dwell time divided by the sum of empty hand time and dwell
time. The dwell time is the time a hand spends holding or
carrying the object being juggled. The path of a juggled
ball is short and slow enough to neglect air resistance.
It is a great example of Galileo's free fall motion.
The ball's flight path is a parabola. In Shannon's
equation, the flight time is completely described by
Galileo's polynomial. Yet Shannon's equation ties the
time knot of the physics of motion to the motions of the
juggler. Scientist P. J. Beek has begun to unravel the
complex human information processing occurring during
juggling activities. Beek's research has uncovered
interesting characteristics about human juggling motion.
His "Learning The Cascade Juggle: A Dynamical Systems
Analysis" may help entertain you and perhaps you may learn
to juggle at OLAP.

However, OLAP has learned how to juggle you in time and
space. On each OLAP ride, your position can be determined
by the seconds of time spent. The same equations of motion
governing the juggled ball determine your motion down each
slope. The constants in the equation may vary slightly but
Galileo, Newton, and OLAP are right in there with you. Now
it is up to you to help figure out how and how much they do
it!

My students are ahead of their time. Many mathematics
students are just beginning to do projects from their
course material. These students, see above list for some
of their names, went beyond the classroom projects into
producing projects for you. They have learned a lot more
about mathematical concepts such as: area or integration,
slope or differentiation, absolute value and inequalities
or coordinate positions, mapping or topology, and on and
on and on. They hope these questions will be seeds for
you and your mathematics and science teachers to grow
into a rich and rewarding new OLAP project book for next
year.

Some of the enclosed questions and ideas, if completed
before you go to OLAP this Mathematics and Science day
will increase your ability to do more complex activities.
Your ideas sent to OLAP shortly after your trip may help
other students learn based on your learning experience.
Make it your playground for math and science.

Have lots of fun and we will see you soon!

Yours, P. J.

Send comments to: OLAP, Mathematics Department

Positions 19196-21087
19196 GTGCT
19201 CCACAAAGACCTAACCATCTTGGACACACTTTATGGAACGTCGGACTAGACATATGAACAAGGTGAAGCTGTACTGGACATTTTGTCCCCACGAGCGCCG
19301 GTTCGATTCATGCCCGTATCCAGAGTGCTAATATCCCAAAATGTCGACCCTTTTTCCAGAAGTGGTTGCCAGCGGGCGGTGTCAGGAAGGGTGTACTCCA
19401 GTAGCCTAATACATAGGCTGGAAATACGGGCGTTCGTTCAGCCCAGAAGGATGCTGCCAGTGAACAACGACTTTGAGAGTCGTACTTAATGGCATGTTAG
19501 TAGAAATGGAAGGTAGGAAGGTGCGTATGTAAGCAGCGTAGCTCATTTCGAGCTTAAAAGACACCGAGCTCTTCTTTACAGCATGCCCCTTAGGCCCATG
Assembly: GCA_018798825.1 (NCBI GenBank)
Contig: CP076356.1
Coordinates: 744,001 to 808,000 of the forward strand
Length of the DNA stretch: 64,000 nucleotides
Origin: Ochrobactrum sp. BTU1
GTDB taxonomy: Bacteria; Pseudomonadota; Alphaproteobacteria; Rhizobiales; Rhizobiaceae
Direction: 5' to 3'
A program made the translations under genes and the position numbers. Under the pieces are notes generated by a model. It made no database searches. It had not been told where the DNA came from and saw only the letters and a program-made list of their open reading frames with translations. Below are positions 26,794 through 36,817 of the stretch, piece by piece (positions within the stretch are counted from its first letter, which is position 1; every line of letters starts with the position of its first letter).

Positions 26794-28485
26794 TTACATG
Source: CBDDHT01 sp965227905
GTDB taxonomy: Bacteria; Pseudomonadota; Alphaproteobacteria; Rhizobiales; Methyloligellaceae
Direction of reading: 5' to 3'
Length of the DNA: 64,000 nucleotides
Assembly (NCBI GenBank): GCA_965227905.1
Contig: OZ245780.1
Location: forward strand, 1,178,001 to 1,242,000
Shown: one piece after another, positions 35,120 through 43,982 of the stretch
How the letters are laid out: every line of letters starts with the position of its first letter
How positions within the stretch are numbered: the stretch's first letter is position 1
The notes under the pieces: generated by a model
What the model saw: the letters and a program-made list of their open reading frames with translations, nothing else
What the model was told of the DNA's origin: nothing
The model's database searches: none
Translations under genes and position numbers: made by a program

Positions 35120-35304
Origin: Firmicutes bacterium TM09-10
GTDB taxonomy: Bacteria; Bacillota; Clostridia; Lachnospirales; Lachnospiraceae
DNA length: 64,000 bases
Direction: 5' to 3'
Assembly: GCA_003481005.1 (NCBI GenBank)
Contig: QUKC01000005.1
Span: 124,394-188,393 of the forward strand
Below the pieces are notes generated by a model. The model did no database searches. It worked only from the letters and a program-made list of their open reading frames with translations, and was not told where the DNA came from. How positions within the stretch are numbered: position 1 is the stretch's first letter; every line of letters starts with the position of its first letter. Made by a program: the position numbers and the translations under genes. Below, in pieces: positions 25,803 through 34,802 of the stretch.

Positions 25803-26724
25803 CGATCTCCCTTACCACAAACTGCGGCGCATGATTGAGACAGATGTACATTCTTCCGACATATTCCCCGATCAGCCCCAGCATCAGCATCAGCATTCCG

St. Louis Community College at Meramec

11333 Big Bend Blvd, St. Louis, MO 63122-5799

NOTES FOR THE LEADER OF AN OLAP TRIP

I. PRE-TRIP PREPARATION

1. You may want to do the doable problems from this collection before the trip. The level of difficulty changes on each question.

2. Other problems depend on estimations and measurements at the park. Guessing answers and upper and/or lower bounds for answers should be encouraged. Sometimes the estimated value is what we are asking for.

3. Your "OLAP GRID MAP" of the park should be marked with important points highlighted. Students should know where to find you or leave a message for you. Students should know where the First Aid station is located. (-670, -20, 576)

4.

5.

II. ORGANIZATION SUGGESTIONS

1. Assign parties of people to engineering consulting groups of two or three people. Example: Debby's group might be called "DEBCO Consulting Engineers." This way each person has some one to work with or someone to consult for help if the need should arise. You may want to mix levels of problem solvers and ask them to help each other.

2. Arrange times and places during the day for CHECK-IN with you. It is helpful if there is a bulletin board (say at coordinates (0, 0, 570)) where people and leaders can leave messages for one another. If you choose to have people check in, set aside a large block of time so that they are not forced to leave in the middle of a long line. Don't forget to arrange a place and time for groups to work on their contest books.

III. EQUIPMENT FOR THE PARK 1. Stopwatch: wristwatch type is great.

2. Three foot cloth ruler or sewing tape. Centimeters on one side, inches on the other.

3. Calculators (Scientific recommended)

4. Video Tape Recorders and audio tape recorders.

IV. DAY'S SCHEDULE FOR YOUR GROUP

TIMES

PLACE

MATERIALS

Notes about writing projects and reports for your group or leader should be anotated here.